Friday, January 27, 2012

for the homestead :: easiest bunting

despite the wet and cold weather outside and despite my ever increasing pregnancy discomfort, today is a great day. i am snuggled up next to my baby girl who is quietly munching away on animal crackers, waiting for her waffles to be done, while i write away. the light in our house is very dark and misleading - i feel as though i woke up in the wee-est hours of the morning and have gained precious winter hours.

and i get to admire this in all of the changing shades of day:

i did some thing very unlike me this week - i began and finished a project that involved no sewing whatsoever. it started like this: i wanted a quick and gratifying project to work on before heading to my bed. the catch with my new sewing space is that it sits awfully close to frankie's little room. if she's not asleep she can spy me through the crack where the curtain doesn't quite cover the glass-paned door. this leaves me with an hour or so of time for doing nothing (or chores, if i'm feeling super motivated) as i wait for baby girl to grow quiet and for the night to get darker. and since i am typically not a night owl, the motivation to do any sewing before heading to my cozy bed with a good book is sometimes lacking.

and so i schemed up some no-sew, super easy bunting for our little homestead. 
the process goes something like this:
step 1:
cut your flags.
you can choose to make rectangles, triangles, any shape really
as long as the fabric has been folded and pressed.
by folding all of your fabric you ensure that your bunting is completely reversible.
helpful hint: when i unfold my triangle flags, they are a perfect diamond.

step 2:
cut your fabric adhesive.
i like to use double stick fusible web, 
which is easy to find at most fabric stores. i found mine at joann fabrics.
you only need to cut your adhesive as big as the final flag size will be.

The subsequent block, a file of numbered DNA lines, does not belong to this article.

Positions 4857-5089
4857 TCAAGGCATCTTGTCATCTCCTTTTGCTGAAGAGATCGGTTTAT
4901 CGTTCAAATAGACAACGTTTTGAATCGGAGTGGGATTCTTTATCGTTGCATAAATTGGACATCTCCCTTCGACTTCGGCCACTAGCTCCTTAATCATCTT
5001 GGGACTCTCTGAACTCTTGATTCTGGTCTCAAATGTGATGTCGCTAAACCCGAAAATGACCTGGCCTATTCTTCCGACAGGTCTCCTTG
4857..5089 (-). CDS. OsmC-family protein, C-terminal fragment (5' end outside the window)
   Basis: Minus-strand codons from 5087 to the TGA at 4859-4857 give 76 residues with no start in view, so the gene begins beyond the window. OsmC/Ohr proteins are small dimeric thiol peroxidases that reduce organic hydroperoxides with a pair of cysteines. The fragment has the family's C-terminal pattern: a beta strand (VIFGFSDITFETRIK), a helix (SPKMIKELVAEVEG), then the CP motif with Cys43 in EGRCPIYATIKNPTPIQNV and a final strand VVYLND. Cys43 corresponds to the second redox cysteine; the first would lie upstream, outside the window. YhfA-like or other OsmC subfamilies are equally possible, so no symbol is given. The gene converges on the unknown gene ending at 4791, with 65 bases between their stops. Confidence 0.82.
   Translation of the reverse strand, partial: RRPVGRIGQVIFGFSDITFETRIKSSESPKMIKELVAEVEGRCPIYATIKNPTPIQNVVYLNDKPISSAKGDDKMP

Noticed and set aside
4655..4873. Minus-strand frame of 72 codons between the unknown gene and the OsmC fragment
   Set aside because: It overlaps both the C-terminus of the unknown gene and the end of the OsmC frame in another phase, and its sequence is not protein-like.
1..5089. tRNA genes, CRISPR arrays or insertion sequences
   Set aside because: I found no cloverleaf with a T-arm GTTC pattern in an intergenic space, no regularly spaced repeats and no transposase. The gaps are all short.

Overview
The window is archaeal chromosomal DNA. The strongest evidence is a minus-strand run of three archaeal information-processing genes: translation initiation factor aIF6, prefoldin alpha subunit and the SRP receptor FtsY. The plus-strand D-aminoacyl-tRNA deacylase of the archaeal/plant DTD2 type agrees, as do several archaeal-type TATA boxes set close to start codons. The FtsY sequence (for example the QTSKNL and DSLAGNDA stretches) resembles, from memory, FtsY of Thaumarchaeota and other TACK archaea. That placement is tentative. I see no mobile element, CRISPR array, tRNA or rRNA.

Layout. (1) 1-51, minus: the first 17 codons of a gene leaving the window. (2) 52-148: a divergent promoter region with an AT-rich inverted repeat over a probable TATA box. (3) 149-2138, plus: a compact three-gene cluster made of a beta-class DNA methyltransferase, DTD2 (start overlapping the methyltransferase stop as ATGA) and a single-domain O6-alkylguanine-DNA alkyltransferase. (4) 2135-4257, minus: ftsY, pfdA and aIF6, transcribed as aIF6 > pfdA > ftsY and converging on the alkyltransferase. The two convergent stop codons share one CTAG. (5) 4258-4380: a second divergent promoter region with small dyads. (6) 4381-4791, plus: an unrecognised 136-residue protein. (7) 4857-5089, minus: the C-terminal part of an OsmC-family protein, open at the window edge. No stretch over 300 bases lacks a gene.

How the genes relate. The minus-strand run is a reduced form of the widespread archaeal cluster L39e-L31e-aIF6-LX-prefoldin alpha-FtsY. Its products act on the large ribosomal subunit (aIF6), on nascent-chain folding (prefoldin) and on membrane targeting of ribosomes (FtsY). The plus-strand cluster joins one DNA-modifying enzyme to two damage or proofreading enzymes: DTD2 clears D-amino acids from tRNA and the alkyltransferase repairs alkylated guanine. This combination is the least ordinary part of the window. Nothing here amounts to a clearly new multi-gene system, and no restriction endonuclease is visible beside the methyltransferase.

there is no need to fold or double it.
helpful hint: for a flag that (folded) measures 2" x 5",
i will cut a single piece of adhesive that measures the same.

step 3:
with your iron on the steam setting,
set your bunting string (i like to use plain ol' twine) in the fold of your flag.
place fusible adhesive on one side of flag and fold the other side 
over your string, matching up all of your edges. 
your string should be nestled into the fold of your flag.
press and fuse and...

step 4:
you have your first flag on your bunting!
i like to make a little notch in the bottom of my rectangular shapes
once they have been fused to create more of a flag shape.
spacing and color variation are all up to you,
as well as bunting length and flag style.

this particular banner will hang above our new baby's nook: a corner of our bedroom that i will slowly be filling with his moses basket, beautiful art, tiny diapers and flannel plants, and of course, strings and strings of this bunting! i have quite a few projects on my list for this little space and for the rest of our new home in maine that we are slowly settling in to - projects that i am hoping to be able to share with you weekly here

and now i will settle back into our rainy day - a few dishes in the sink that need cleaning, some laundry to be done, but mostly lots of lego-building and snuggling under handmade quilts for me and mine today.


  1. Oh lovely, I had no clue you had a blog! I've been following you on pinterest and always loving your pins by the way, but now I'll be following you her too! This is a great little project, I never thought of the no sew technique before!
    Thank you :)

  2. Great idea! Bunting always makes me smile :)

  3. This is adorable and sooooo much easier than sewing a million little triangles...but don't the edges fray??

    1. as long as you cut the adhesive to the same size as your fabric you don't have to worry about fraying!

  4. Great idea! I have some birthdays coming up in my house!